There’s just something about the Texas Music scene that defies logic. It may be the staid and repetitive nature of the music the last few years or the extremely overcrowded market. Right or wrong, there is a pecking order based on who started first and not necessarily talent in many cases. Guys that have been doing it since the late 90’s, even if unoriginally and without reaching their full potential, are handed virtual lockdowns on venues and top notch musicians. In essence, the scene is like a big high school; with several acts who should’ve graduated long ago still hanging out like Wooderson in the movie Dazed and Confused. Texas music is like a big bubble that forces you to breathe improperly until you emancipate yourself from it.
I’ve said it before and it bears repeating. Our scene is a lot like the hair metal movement of the 80’s. It sprung out of a hardcore LA club and rock scene. It was vibrant and competitive. It was a spirited and friendly competitive environment in which the bands attempted to snag a record deal, the hottest girl in the club that night, or the best blow and/or smack from some top rate dealer. Sometimes all three in one night.
The market was flooded with wannabes, burnouts, has-beens, never-weres, talents, no talents etc. All trying to jump to the next rung.
Therefore, the shows got louder, the clothes got flashier, the flyers got more vibrant, the stakes got higher, then all of a sudden they all reached a point where they couldn’t go anywhere else but down. Hangers on and neerdowells gravitated to the scene and took hold. Like dirty carnies they attempted to make a buck off what had started as a true revolution in music. The hair metal bands were a direct response to disco and prog rock. People wanted to be entertained, they wanted something flashy and loud. After a few years, the bands were all over MTV and magazines. Sold out tours and hit songs. Everybody in LA that had long hair and could carry a tune was given a deal. After a while, the decadence and nonsense coupled with years of partying had left most of these guys in ruins.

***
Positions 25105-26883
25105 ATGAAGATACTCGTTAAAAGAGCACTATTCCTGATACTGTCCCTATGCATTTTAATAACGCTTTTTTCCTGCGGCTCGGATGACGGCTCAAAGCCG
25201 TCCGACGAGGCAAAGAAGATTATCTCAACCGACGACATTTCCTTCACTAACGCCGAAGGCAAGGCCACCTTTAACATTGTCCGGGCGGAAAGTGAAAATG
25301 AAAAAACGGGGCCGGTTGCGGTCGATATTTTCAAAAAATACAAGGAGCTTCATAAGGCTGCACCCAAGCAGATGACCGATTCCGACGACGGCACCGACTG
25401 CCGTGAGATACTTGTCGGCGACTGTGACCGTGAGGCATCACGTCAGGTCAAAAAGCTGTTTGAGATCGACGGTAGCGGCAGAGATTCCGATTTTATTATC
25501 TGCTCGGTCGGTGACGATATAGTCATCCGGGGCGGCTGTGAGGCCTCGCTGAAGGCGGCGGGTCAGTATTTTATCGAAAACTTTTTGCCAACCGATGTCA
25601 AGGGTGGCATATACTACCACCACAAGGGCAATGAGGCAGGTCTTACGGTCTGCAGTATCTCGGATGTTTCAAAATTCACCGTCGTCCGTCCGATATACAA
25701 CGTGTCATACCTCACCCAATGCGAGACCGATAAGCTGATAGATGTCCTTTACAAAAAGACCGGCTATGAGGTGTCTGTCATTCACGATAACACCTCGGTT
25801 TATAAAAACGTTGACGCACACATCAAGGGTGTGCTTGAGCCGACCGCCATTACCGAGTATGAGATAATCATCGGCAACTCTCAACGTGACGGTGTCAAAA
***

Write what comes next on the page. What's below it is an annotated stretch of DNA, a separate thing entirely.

I recall Nikki Sixx of Motley Crue referring to it as “dinosaur mentality”. Meaning, every band and song sounded the same, looked the same, talked about the same stuff, had the same pyro effects at shows, and even had the same hot chicks in each others videos.
And all headed to extinction. They had become the very thing they originated to stop.
Mindless, cookie cutter music and live shows cranked out at cutthroat rates to turn a buck. Sure there were some true originals in the bunch cutting their own path but they were drowned out by amps on 11 and the adulation of fickle fans just looking to have a good time. Texas Music is not alone. This same phenomenon happens in every scene. It’s currently in mainstream country with Bro-Country ripping early 00’s rap themes and slapping a faux rural element.
With regard to hair metal’s overexposure, along came Kurt Cobain et al fronting another movement, which came to be known as Grunge. This new uprising slaughtered the whole mess that hair metal had become with some minor chord riff stomp about disillusioned high school kids. Grunge was fresh, new and the complete opposite of hair metal. Slowly, people cut their hair, quit buying Aqua Net, took up flannel and Doc Martens and mumbled along with Eddie Vedder.
Some of the hair metal bands attempted to put on flannel themselves and keep up with the Jones’ but the landscape had passed them by. The same hangers on, managers and agents that had ridden the coattails of the hair metal guys now had new toys to play with in the grunge scene. Dropping acts like Warrant in favor of Soundgarden and a continued hefty paycheck, these lowlifes proved that they were selfish sharks of no substance, spine or soul.